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The Royal Society for the Protection of Birds (RSPB) has spoken out about managing seagulls, with numerous complaints being made about the birds' aggressive behaviour in Brighton.
A spokesperson for the animal charity said: "If we feed gulls they will grow more confident, they will learn that we are a source of food. They will not then distinguish between food offered and people simply walking around carrying food, cafe tables outdoors and the like."
Brighton and Hove City Council have already said that culling the birds, which are protected under the Wildlife and Countryside Act, might not be an option.
It is working on ensuring food waste is properly disposed of to avoid attracting the birds to control the population.
In a statement, the council said: "Nuisance alone is not considered to be a reasonable justification for culling."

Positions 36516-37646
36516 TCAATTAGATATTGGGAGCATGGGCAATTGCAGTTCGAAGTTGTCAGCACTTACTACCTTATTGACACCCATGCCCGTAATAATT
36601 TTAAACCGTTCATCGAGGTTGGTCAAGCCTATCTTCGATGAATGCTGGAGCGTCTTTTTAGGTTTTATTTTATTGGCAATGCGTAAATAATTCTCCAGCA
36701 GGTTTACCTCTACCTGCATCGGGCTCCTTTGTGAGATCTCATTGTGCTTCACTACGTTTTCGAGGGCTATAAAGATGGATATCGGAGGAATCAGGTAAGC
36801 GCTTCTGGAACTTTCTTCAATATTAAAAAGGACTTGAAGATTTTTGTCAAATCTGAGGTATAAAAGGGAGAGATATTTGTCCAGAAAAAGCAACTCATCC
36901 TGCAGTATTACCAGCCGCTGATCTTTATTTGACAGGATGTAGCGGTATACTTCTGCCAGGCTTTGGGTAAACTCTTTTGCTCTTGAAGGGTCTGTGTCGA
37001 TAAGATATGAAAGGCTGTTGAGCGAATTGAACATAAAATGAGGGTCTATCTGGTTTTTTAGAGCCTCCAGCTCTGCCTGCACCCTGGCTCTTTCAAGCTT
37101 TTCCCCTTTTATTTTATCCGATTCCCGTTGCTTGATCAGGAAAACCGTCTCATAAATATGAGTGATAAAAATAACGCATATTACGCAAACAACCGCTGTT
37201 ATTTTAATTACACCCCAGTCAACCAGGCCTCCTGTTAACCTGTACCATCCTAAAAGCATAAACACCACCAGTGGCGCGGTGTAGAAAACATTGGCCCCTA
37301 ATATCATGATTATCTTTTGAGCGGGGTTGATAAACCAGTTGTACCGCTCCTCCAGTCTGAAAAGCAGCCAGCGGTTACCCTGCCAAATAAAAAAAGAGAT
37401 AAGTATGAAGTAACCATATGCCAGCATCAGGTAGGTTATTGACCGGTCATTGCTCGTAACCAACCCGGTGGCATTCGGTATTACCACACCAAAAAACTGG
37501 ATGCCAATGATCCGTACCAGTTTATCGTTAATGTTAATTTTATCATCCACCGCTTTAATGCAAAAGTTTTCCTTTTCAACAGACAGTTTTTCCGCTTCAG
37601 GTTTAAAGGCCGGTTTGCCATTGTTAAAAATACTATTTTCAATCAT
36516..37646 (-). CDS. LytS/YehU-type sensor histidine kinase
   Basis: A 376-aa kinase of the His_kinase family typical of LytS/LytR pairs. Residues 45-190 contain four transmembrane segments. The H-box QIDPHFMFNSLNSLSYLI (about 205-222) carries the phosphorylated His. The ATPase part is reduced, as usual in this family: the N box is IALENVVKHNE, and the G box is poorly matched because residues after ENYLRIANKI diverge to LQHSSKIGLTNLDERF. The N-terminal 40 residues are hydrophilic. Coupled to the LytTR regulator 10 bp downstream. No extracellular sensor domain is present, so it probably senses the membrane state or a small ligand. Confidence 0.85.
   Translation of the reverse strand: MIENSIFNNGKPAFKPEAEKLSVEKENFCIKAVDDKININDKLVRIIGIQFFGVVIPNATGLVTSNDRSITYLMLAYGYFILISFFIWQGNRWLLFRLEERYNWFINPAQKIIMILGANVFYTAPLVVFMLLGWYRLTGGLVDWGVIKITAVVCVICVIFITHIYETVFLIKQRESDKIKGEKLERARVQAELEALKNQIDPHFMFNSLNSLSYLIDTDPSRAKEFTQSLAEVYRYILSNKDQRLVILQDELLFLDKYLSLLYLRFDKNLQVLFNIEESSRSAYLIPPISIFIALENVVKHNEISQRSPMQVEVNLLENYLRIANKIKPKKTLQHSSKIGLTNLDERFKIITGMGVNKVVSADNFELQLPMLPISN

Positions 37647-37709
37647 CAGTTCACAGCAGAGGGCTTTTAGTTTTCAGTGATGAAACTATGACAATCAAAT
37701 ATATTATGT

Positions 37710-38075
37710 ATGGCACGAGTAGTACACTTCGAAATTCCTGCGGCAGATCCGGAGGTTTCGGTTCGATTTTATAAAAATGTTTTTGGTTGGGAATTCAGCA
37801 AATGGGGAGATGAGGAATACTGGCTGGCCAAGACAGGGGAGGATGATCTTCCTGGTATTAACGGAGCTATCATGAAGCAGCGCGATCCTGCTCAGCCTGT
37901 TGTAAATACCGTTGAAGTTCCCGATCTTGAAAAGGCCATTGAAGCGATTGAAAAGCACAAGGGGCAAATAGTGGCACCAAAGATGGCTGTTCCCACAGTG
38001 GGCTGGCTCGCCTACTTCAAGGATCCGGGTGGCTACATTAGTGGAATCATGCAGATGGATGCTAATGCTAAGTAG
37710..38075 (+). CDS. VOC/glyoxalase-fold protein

Despite the population of the birds declining in coastal areas, they are continuing to "do well" in urban areas, according to the RSPB.
The charity said: "Councils who have identified gulls as a nuisance would be right not to encourage feeding. And, to be honest, a diet entirely of chips and ice cream probably isn't giving the birds their five a day!"
A seagull cull in Brighton and Hove may not be an option for controlling the large numbers in the city. That's according to the council which receives numerous reports about the birds. Seagulls are frequently criticised for swooping down to take food, and have gained a reputation for aggravating people. The local authority is trying to stop them nesting.
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